Gilded Cages, Flights of Fancy

Bird cages saw their earliest use in ancient Mesopotamia, Egypt, Persia, Greece, Rome, China, India, Babylon, among many others. During this time birds were kept often for religious or symbolic reasons, but were also a sign of wealth and aristocracy, such as the African birds imported to Roman courts. This trend continued in Europe as Portugal brought back Canaries in the 16th century. The Harz Mountain area in Germany became known for its unique style of birdcage, carving elaborate wooden cages resembling cuckoo clocks. Exotic bird trade became quite lucrative, some birds selling for their weight in gold. Captive birds were very much a status symbol, and were kept in wealthy households and courts throughout Western Europe, with especial patronage from monarchy. The 18th and 19th centuries were a remarkable period of creativity regarding birdcages. Influences ranged from China to gothic Europe. Perhaps the peak of bird keeping came during the Victorian age. New innovations in design and unique materials fed the craze for bird keeping. Even in colonial America, settlers kept birds in wooden or bamboo cages. In 1874, the Andrew B. Hendryx company (then called Hendryx & Bartholomew) was founded in America and joined Hartz Mountain as one of the lead manufacturer of fashionable birdcages. As the Art Deco and Arts and Crafts movement arose in the early 1900s, bird cage design reflected the trend, usually with oriental-style hanging cages. The next large shift in style was during the Atomic Age, when plastic became the predominant material in mass-produces cages. Slowly, iron and plastic cages gave way to the large, sleek, steel cages found in pet stores today. – Birdcage. 2021 January 23. In Wikipedia. https://en.wikipedia.org/wiki/Birdcage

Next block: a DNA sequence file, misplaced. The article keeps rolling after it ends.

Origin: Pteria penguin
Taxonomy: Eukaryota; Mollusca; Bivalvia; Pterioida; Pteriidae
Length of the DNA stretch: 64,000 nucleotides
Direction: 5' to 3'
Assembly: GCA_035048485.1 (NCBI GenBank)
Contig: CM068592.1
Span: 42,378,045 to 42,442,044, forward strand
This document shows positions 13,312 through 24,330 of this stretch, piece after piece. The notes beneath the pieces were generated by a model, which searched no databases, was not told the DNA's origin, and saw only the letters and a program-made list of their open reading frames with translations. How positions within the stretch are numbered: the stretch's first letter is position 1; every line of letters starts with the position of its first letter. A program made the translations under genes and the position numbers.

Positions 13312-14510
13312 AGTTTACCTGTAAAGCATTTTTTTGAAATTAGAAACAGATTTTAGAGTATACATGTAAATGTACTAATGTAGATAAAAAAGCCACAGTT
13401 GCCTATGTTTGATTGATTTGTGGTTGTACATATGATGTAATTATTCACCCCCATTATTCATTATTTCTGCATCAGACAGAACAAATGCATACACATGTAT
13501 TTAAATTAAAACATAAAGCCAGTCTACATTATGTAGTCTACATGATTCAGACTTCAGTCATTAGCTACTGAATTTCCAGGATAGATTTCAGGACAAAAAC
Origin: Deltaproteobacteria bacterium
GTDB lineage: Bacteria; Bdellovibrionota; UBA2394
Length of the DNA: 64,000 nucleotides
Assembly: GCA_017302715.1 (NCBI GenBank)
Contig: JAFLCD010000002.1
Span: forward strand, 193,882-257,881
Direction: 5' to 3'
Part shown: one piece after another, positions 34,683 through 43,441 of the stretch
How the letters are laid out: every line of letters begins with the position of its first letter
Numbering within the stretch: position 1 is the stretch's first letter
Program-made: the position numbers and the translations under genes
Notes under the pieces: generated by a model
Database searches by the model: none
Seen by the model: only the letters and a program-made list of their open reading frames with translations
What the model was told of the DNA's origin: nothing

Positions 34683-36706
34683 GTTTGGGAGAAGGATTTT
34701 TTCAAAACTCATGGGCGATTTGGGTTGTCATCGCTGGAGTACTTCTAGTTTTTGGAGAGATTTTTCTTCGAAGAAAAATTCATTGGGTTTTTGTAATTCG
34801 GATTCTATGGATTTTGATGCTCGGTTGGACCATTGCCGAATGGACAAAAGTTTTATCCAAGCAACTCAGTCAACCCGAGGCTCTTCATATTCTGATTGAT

Long form articles:

https://quod.lib.umich.edu/cgi/t/text/text-idx?cc=mqr;c=mqr;c=mqrarchive;idno=act2080.0053.301;g=mqrg;rgn=main;view=text;xc=1

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